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April 19, 2018, 9:14 a.m.
Reporting & Production

From Nieman Reports: Reinventing local TV news might require going over the top

To attract young viewers, stations are going digital-first, crowdsourcing reporting, experimenting with augmented reality, and injecting more personality into the news.

When the Rev. Billy Graham died in February, Raleigh-based WRAL-TV provided expansive coverage of the famed evangelist’s life and legacy. That was no surprise since, after all, the pastor was a North Carolina native, and — though his funeral was held in his hometown of Charlotte, more than 150 miles away — generations of Raleigh-area residents had watched Graham’s global crusades, which WRAL broadcast beginning in the 1970s, on their home television sets.

In addition to reporting the news of Graham’s death, the station produced a 30-minute special, “Remembering Billy Graham.” It aired the day of his funeral, which was livestreamed on the WRAL website, Facebook, and their mobile news app as well as broadcast live on television, pre-empting the noon newscast.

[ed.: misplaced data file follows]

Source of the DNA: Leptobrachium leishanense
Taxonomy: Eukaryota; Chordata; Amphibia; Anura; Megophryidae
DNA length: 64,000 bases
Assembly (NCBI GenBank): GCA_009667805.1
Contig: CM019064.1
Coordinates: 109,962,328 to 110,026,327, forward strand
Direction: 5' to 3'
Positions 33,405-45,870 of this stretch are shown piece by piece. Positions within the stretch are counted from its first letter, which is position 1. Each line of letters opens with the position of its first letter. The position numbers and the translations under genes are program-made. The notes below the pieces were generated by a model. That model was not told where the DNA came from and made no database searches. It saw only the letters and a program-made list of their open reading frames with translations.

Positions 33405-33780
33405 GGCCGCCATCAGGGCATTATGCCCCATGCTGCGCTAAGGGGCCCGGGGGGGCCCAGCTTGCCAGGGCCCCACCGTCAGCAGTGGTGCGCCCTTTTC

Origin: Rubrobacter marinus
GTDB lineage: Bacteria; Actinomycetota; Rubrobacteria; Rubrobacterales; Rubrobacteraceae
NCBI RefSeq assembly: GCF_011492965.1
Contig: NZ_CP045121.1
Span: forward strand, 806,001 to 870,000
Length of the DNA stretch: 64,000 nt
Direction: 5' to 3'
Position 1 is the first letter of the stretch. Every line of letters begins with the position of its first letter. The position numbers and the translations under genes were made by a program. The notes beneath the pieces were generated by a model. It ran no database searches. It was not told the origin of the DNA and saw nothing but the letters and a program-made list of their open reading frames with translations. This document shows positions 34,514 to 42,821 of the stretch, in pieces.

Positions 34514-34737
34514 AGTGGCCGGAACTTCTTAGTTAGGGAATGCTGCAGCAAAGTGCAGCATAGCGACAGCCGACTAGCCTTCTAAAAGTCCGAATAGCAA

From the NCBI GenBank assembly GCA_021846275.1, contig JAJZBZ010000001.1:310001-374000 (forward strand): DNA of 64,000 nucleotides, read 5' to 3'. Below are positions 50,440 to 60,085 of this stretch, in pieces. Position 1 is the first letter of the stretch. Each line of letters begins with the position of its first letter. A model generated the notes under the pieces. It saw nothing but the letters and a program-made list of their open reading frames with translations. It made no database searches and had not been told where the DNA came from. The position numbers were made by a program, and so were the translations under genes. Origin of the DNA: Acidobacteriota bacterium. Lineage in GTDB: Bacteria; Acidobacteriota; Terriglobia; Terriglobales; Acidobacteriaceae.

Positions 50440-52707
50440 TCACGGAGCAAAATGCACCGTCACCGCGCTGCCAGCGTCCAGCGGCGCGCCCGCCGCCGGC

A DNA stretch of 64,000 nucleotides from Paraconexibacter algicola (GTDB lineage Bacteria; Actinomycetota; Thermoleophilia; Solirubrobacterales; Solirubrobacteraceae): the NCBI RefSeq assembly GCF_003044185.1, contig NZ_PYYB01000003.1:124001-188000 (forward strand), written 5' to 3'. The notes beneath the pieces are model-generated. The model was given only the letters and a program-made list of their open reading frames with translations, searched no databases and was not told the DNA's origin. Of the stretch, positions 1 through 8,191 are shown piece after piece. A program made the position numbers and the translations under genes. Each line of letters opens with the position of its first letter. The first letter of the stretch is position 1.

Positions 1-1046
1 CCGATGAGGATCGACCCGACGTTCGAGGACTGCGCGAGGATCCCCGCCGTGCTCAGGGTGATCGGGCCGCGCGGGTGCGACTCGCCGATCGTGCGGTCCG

Those interested in even more coverage of Graham could have turned to WRAL’s over-the-top (OTT) apps, available for Roku, Amazon Fire, Apple TV, and Chromecast. Any apps or online services such as Netflix, YouTube, and Skype, which bypass distribution via a telecommunications provider qualify as OTT. Shelly Leslie, general manager of audience development at Capitol Broadcasting, says the station added 35 pieces of Graham-related content — including clips of the motorcade bringing the preacher’s body to the cemetery in Charlotte — to the OTT apps. “We blew out regular content on the ‘watch now’ section of our OTT apps,” says Leslie, who was previously WRAL’s creative director. “We’re constantly experimenting with different content there and seeing what people want to watch.”

WRAL, the flagship station of Capitol Broadcasting Co., which owns two other TV and several radio stations in North Carolina, was one of the first local television news stations in the country to develop an OTT app. Their Roku app, first rolled out in 2010, offers streaming access to tens of thousands of clips from the station’s archive. Viewers can access everything from live and archived newscasts to live streams of legislative hearings, school board meetings, and court trials. Sports fans can watch events that don’t make the evening broadcast. These are live streamed on the OTT apps, WRAL.com, or its niche sites — wralsportsfan.com and highschoolOT.com — covering professional, college, and high school sports. OTT users also have access to WRAL documentaries from the past two decades, restaurant reviews, and podcasts from Capital Broadcasting’s sports radio stations.

Keep reading at Nieman Reports →

Photo of WRAL’s AR/VR production control room during the 2018 Winter Olympics by John Renigar/WRAL.

POSTED     April 19, 2018, 9:14 a.m.
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